The Work in France

 •  3 min. read  •  grade level: 7
Dearest——-,—As to me and my work, I have, the Lord be thanked, been blessed in it hitherto. At St. Hippolyte, where it was at a stand in a measure, though the Lord had a people, and there were souls waiting as it were for the fire to be put, there has been an evident working of the Spirit of God, and that in the hearts as it would seem of the most obdurate. At the Vigau, where I spent some days, I was happy with the brethren. At Montpellier the Lord is working, but things will hardly rest as they are; some will go on, and some I should suppose go back (though I trust I may be mistaken), when a certain quantity of light is sure to call for a certain quantity of self-denial. The work is not altogether in the position I should desire it; perhaps I want faith, but there is much that is interesting and souls desirous. The heat has become excessive. It is generally so in July and August, but this year in May it is, as their meetings are in small rooms, become difficult. I suppose I must go to Switzerland, but my thought of work as when I left, is here....
The great difficulty is the desire of Free Churches and Evangelical Alliances to save trouble and conscience.———declares there are profound evils in the National Church, but they wait for some violent blow which will trouble all their consciences, and they will go out together. By this means it is sought to retain them within the circle of the Establishment; but for plain consciences, under the power of the Spirit of God, this will not do....
We have great need of laborers; may the Lord of the harvest raise them up, for indeed the harvest is great, and the fields whiten for it. It ought to be a subject of our prayers, that God raise up real laborers, such as He loves and can use. It is the great need here; why should we not know how to present our needs before Him, whose glory and work all this is? this is our folly. Dear G., I shall feel his loss, for he loved Jesus much, and I loved him, but I am not surprised at his death nor his joy. It remains for us to work yet while it is called day. It is our glory also.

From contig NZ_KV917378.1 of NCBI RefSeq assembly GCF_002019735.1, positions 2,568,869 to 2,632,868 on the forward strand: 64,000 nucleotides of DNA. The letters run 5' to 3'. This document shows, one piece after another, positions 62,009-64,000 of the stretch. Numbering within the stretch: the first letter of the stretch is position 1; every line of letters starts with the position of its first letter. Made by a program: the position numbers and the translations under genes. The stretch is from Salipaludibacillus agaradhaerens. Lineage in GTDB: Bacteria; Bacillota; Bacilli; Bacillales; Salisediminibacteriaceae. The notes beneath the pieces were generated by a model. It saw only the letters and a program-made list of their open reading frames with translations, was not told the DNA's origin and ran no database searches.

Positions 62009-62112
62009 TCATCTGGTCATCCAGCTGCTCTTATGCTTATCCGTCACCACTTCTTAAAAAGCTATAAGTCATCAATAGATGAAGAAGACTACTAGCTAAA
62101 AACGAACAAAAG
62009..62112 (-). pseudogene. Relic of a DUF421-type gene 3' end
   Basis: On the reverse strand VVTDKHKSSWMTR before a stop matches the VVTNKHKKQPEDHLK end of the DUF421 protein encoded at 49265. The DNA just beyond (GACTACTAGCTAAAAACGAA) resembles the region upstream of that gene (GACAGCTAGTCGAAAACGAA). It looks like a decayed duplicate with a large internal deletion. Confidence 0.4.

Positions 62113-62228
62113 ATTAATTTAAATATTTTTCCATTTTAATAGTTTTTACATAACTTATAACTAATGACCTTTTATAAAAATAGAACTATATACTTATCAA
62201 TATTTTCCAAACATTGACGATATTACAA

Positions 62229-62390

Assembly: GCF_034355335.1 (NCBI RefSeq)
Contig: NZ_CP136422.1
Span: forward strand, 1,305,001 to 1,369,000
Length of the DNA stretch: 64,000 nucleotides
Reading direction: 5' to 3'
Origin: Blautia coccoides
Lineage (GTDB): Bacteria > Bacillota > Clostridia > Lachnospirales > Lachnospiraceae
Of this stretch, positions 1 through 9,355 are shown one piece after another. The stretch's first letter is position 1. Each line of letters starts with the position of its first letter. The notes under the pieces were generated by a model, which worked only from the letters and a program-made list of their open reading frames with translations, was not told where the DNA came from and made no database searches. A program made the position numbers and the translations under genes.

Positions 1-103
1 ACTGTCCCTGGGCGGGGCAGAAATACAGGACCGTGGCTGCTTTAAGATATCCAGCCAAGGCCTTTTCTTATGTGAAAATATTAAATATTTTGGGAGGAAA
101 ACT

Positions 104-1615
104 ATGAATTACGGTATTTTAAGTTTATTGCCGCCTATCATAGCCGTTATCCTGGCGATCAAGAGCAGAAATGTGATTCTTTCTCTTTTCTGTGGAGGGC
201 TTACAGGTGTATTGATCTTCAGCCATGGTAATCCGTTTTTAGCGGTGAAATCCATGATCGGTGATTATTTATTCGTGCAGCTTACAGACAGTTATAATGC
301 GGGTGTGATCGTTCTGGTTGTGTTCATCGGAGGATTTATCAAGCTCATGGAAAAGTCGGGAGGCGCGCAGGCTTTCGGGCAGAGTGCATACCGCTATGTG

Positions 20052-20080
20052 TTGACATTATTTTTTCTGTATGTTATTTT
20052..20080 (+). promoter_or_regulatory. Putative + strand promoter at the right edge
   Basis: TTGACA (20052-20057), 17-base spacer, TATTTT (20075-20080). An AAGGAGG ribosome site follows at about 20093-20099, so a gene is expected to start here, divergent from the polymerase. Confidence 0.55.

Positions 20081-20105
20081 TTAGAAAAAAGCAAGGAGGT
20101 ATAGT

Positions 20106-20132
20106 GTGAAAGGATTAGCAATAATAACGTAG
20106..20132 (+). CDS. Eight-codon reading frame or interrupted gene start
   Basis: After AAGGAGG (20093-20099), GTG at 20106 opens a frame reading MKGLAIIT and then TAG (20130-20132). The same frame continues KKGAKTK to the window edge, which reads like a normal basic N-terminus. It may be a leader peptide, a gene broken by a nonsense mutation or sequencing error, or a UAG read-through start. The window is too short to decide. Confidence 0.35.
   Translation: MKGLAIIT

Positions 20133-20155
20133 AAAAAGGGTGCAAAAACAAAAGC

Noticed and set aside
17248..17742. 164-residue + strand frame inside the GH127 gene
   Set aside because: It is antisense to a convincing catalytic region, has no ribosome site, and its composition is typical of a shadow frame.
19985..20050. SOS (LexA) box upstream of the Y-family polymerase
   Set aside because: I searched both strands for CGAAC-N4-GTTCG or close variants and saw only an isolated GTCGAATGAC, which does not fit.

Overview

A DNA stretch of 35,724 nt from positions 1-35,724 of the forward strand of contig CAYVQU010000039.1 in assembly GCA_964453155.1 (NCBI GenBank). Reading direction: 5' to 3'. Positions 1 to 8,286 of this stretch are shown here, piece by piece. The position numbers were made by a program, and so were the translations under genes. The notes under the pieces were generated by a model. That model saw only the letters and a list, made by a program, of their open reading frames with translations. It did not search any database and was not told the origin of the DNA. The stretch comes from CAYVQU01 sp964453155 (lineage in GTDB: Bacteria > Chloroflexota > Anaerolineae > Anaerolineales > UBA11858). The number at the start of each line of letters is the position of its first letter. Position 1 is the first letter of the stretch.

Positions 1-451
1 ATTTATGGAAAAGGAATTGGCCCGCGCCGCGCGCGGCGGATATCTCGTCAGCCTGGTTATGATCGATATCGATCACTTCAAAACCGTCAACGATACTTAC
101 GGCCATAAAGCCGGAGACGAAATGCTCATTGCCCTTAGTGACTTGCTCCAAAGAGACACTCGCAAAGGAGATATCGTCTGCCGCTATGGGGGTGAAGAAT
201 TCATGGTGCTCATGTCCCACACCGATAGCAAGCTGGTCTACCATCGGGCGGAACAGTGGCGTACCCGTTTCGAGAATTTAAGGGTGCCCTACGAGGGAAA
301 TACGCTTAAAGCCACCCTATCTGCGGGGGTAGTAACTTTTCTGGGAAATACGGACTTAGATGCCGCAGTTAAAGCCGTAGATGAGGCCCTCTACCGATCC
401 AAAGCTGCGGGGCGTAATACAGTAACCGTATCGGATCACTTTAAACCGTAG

I have undertaken again a Synopsis of the Books of Scripture, and written in French on Genesis, Exodus, and half Leviticus—some 70 pages or so already. It runs longer than I thought, and will after all be very imperfect. I fear souls may content themselves with it, instead of using it as a help to read the blessed word with. I feel almost afraid in presence of the task I have begun, though it be full of interest and instruction in doing it, but not to give the aim right, which would be very sad. I feel my responsibility much, though we may have pleasure in the study.
Kindest love to all the dear brethren, both in London and at Plymouth, when you see them. The Lord has care over these dear brethren; that He holds them under His hand is no sign that He does not love them; whatever of the energy of the flesh there might have been in separation, as often there is, is thus subdued and chastened. I have not at all got estranged from England; the work in the south of France however claims attention.... I wait only the Lord's will, but it is an important moment for Nismes and Montpellier and all the Gard, but requires to set to work in the sense that there is work to be done, and that the Lord gives something whereby to help them. Peace and blessing be with you, dear brother.
Your affectionate.
June 1st, 1847.